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"Conta de uma baleia"

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Foto: Maarten Zeehandelaar

Once upon a time there was a whale that was so strong, so strong, it could slap its tail from any position in the water. Now, you should know this constitutes a remarkable feat. Most whales, especially the large ones, can only slap their tail when suspended in the water vertically. They back up their tail into the air and then let it come down hard on the water’s surface. This whale however, could do it from any position, vertical or horizontal, even while swimming.
          Not many people ever saw this whale, but those who did lived all around the globe. Their common denominator seems to be that they belonged to the indigenous peoples living in the area. Among the lucky few were Viking descendants in Iceland, Giraavavaru on the Maldives, Griqua in South Africa, Inuit from Arctic Canada, Kalinago in Dominica, descendants from the Pericú in Baja California, Guugu Yimithirr from Queensland Australia and Tupiniquim from Brasil. From these and many other peoples a legendary story has been handed down to us, from generation to generation.
          Whales use their tale-slapping, amongst other purposes, to strike fear into the hearts of fish. To round them up, make them swim in tighter schools, which in turn make more easily accessible diners for them. Thus tale-slapping is a rather aggressive gesture, but also, a warning. And this is how the great whale used its tail. Every now and then, it would surface in some part of the world, where it would backup to the coast, lift up its tale and slap it down hard on the beach, sending a thump through the land that could be heard miles away. While the tribes around the world had no means of communicating with each other, in time they all arrived at the same conclusion: the land-slaps were a warning to them, to start paying more attention to their surroundings, their living conditions, their treatment of nature and their resources. For sure enough, when they didn’t, something disastrous would come to pass; they learned that quickly, and the hard way.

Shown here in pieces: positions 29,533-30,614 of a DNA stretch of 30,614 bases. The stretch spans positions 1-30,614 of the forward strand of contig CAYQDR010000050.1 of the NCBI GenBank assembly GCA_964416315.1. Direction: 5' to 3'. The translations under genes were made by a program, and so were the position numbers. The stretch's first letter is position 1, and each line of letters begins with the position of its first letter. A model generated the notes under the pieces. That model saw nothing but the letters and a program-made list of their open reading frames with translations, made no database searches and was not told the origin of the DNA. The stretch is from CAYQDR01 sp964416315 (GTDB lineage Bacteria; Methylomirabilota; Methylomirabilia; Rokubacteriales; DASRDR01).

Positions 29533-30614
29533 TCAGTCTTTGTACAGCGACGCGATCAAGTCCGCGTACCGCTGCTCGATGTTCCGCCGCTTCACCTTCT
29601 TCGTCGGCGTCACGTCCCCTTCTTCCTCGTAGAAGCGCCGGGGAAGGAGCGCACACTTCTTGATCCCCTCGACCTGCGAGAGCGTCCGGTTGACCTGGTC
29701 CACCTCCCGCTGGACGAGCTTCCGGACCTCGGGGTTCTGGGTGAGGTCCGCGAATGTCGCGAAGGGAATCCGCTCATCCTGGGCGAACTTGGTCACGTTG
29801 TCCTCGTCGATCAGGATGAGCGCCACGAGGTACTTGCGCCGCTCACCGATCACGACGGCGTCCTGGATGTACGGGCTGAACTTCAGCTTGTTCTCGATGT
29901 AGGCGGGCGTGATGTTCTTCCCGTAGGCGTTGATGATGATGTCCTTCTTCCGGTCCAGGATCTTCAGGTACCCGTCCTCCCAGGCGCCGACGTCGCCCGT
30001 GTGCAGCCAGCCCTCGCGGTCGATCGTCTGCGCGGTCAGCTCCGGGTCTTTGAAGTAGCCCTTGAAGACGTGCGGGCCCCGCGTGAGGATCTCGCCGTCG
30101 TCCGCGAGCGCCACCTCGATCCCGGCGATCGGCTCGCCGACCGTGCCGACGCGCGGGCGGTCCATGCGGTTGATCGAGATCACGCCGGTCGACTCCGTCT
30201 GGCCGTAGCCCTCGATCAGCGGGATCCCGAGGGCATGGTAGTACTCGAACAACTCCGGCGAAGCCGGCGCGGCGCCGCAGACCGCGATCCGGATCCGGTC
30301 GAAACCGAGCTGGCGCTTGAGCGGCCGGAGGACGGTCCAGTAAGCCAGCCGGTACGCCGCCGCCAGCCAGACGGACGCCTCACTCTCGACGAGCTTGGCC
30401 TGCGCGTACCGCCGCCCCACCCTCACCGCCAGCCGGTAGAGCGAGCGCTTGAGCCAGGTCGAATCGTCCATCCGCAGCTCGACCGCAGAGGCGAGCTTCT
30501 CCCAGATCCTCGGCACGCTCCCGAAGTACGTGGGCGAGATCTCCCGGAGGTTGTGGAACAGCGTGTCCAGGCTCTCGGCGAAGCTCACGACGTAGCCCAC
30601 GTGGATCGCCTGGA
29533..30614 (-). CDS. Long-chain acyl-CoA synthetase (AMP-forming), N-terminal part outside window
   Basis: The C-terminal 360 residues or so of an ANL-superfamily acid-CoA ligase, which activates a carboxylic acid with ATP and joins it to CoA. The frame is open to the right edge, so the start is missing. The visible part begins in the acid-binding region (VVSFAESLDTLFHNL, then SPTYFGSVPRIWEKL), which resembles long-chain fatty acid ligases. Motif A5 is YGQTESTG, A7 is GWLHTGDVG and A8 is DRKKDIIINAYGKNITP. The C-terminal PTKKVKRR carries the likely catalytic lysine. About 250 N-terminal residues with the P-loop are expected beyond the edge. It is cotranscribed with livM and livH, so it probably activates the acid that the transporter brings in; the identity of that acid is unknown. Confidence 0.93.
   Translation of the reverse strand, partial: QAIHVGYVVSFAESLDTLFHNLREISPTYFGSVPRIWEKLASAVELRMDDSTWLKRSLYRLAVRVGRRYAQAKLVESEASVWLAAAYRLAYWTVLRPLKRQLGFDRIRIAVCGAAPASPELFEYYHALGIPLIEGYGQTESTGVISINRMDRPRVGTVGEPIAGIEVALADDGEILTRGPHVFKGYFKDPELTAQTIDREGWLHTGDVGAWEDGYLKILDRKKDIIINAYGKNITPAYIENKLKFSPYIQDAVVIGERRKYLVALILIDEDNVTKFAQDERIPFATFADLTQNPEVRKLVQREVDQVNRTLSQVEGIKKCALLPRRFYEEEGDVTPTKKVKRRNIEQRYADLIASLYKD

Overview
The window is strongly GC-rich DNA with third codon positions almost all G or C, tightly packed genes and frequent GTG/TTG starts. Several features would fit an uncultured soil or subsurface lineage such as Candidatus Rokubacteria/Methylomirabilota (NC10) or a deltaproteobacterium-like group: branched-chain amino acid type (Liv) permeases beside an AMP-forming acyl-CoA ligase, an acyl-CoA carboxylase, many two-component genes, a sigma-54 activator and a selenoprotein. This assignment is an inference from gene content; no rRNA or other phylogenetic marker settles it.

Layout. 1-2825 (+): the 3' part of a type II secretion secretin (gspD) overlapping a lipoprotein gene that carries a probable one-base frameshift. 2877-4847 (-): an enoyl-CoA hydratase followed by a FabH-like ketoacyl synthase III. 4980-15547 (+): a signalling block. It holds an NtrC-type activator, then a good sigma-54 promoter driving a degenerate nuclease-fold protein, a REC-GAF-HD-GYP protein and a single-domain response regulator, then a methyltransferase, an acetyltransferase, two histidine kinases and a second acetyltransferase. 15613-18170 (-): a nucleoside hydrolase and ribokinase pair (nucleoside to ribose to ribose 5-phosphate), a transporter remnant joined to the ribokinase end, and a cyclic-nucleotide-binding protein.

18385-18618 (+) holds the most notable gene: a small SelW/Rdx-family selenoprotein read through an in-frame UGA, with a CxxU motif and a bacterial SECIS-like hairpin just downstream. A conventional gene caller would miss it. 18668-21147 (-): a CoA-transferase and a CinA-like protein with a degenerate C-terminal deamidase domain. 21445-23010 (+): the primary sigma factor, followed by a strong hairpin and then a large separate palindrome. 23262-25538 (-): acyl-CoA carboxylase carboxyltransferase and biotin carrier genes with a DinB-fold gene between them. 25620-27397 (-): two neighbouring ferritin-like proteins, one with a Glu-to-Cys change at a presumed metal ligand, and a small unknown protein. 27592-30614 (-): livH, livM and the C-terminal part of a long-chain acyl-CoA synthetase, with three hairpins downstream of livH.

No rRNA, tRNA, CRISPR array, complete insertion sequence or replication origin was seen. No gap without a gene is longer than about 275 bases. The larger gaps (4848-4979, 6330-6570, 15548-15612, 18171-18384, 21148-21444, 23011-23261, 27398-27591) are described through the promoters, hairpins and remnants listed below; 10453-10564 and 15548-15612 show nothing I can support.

The Spanish neofuturistic architect, structural engineer, sculptor and painter Santiago Calatrava has worked this legend into his design for the Museu do Amanhã (Museum of Tomorrow) in Rio de Janeiro. It’s a museum where you can catch a glimpse of 50 years forward into humanity’s impact on our environment and on life itself. In fact, as you can see here, the museum is a perpetual tail-slap – a constant reminder of the message that the strongest of whales used to send to us, humans. Back in the day when it could still manage its warnings, when it didn’t have to be everywhere on the planet at the same time, every day, of every week, of every year. The last registered sighting of the whale dates back to 1903. Now, it’s Calatrava who reminds us.


Texto por: Peter-Jan Vermeij


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Copyright © 2010-2017 Maarten Zeehandelaar.